Multi-variable Calculus


Chain Rule with More Variables

Let $w = f(x, y)$ when $x(u, v), y(u, v)$ then,

$$dw = f_x dx + f_y dy = (f_xx_u+ f_yy_u)du + (f_xx_v+ f_yy_v)dv = \frac{\partial f}{\partial u}du + \frac{\partial f}{\partial v}dv$$

Gradient Vector

$$\frac{dw}{dt} = w_x \frac{dx}{dt} + w_y \frac{dy}{dt} + w_z \frac{dz}{dt} = \vec{\nabla} w.\frac{d\vec{r}}{dt}$$

Note: $\vec{\nabla}w \ \perp \text{ level surfaces}$ (tangent to the level surface at any given point)

Directional Derivatives

$$\frac{dw}{ds}|_{\hat{u}} = \vec{\nabla}w \cdot \frac{d\vec{r}}{ds} = \vec{\nabla}w \cdot \hat{u}$$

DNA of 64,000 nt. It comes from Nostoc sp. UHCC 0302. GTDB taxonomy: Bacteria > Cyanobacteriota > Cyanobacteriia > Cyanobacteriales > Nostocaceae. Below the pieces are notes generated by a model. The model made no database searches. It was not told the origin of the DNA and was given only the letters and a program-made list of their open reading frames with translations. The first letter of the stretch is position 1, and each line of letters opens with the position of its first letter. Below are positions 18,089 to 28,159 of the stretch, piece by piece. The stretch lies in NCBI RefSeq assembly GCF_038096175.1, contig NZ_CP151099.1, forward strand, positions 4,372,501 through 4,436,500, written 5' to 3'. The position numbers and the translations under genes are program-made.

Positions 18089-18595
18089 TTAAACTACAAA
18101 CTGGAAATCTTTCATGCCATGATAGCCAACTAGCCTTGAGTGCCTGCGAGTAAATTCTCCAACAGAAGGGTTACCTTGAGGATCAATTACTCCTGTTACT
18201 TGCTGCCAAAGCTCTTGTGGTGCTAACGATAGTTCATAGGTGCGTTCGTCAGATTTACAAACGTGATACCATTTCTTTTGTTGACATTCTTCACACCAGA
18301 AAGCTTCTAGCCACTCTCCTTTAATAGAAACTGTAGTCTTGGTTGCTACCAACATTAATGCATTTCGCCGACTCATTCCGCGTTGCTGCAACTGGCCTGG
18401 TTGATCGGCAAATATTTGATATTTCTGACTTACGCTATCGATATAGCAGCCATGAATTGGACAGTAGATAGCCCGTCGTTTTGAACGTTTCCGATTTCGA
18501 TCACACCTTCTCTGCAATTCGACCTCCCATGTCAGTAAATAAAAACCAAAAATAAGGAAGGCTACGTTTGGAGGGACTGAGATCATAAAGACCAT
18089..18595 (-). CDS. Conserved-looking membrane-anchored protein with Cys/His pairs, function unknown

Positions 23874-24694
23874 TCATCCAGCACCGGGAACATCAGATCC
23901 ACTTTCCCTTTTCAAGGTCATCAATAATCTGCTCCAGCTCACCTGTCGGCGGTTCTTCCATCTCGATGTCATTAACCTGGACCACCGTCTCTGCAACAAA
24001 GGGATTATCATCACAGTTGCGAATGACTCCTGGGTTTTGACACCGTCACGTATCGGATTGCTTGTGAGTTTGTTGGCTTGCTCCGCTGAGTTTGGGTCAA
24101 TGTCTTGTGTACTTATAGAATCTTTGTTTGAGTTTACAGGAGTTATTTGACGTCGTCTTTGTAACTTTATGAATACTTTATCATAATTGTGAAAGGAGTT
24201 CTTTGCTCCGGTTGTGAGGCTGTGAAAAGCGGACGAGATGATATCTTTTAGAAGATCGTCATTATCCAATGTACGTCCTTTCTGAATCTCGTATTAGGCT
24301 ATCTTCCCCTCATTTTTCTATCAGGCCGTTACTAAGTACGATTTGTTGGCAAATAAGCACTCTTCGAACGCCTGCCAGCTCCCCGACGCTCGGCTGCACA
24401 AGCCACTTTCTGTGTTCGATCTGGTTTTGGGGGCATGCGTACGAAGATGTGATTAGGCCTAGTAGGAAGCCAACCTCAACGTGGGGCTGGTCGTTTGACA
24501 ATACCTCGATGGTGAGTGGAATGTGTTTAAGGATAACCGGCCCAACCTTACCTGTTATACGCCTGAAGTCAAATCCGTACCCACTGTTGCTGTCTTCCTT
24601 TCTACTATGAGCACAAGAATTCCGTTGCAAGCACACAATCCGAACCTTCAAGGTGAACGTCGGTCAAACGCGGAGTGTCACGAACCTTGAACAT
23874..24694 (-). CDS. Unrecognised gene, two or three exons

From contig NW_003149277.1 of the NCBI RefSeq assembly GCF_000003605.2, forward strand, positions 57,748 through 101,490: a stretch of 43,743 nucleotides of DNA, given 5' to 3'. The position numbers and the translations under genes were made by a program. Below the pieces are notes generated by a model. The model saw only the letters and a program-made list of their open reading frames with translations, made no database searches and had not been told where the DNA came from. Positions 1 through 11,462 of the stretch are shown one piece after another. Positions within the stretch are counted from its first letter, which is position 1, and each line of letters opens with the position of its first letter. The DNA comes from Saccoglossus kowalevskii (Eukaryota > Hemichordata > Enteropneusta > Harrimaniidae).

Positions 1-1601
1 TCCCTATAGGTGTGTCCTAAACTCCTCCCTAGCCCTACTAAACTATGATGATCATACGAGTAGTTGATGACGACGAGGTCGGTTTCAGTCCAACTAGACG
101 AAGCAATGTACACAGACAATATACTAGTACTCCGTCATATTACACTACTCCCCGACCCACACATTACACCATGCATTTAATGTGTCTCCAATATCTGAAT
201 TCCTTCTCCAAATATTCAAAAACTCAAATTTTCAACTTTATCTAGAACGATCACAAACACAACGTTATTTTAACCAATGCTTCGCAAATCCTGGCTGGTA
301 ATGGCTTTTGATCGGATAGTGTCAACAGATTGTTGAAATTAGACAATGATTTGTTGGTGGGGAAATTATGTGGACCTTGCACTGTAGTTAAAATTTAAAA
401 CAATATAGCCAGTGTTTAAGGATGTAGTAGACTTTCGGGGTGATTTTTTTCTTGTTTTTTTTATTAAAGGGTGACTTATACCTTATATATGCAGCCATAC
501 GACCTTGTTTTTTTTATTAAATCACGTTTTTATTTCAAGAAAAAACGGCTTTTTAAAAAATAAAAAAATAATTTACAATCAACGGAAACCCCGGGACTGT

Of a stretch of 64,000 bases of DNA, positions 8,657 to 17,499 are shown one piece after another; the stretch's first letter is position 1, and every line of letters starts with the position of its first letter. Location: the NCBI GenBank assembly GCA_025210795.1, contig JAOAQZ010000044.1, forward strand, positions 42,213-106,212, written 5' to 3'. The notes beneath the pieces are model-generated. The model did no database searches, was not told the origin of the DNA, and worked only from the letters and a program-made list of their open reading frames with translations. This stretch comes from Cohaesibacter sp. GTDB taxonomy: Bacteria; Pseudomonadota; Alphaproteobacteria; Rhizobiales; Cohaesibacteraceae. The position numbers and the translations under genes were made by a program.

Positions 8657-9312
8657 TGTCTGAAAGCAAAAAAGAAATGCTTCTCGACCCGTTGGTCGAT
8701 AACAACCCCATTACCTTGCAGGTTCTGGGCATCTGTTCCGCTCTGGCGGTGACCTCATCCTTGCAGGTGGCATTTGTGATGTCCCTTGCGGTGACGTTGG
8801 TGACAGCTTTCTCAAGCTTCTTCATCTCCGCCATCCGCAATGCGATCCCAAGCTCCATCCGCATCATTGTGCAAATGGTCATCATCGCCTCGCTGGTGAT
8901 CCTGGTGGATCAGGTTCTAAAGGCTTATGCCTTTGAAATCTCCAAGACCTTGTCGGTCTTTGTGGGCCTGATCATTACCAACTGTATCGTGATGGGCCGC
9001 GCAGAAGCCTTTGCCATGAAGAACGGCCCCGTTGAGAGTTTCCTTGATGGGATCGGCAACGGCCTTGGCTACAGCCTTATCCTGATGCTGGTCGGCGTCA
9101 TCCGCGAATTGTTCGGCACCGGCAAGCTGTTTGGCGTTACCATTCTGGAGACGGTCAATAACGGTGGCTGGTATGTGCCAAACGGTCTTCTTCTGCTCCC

Direction of $\vec{\nabla}w$ is the direction of fastest increase of $w$

Lagrange Multipliers

Goal: minima/maximize a multi-variable function ($min/max\ \ f(x, y, z)$) where $x, y, z$ are not independent and $\exists$ $g(x, y, z) = c$.

These can be obtained on combining the given restraints with the following.

$$\vec{\nabla}f = \lambda \vec{\nabla}g$$

Basic idea: to find $(x, y)$ where the level curves of $f$ and $g $ are tangent to each other ($\vec{\nabla}f \parallel \vec{\nabla}g$).

Note: Take care that the point is indeed a maxima or minima as required and not just a saddle point (second derivative test won't be applicable so be vigilant).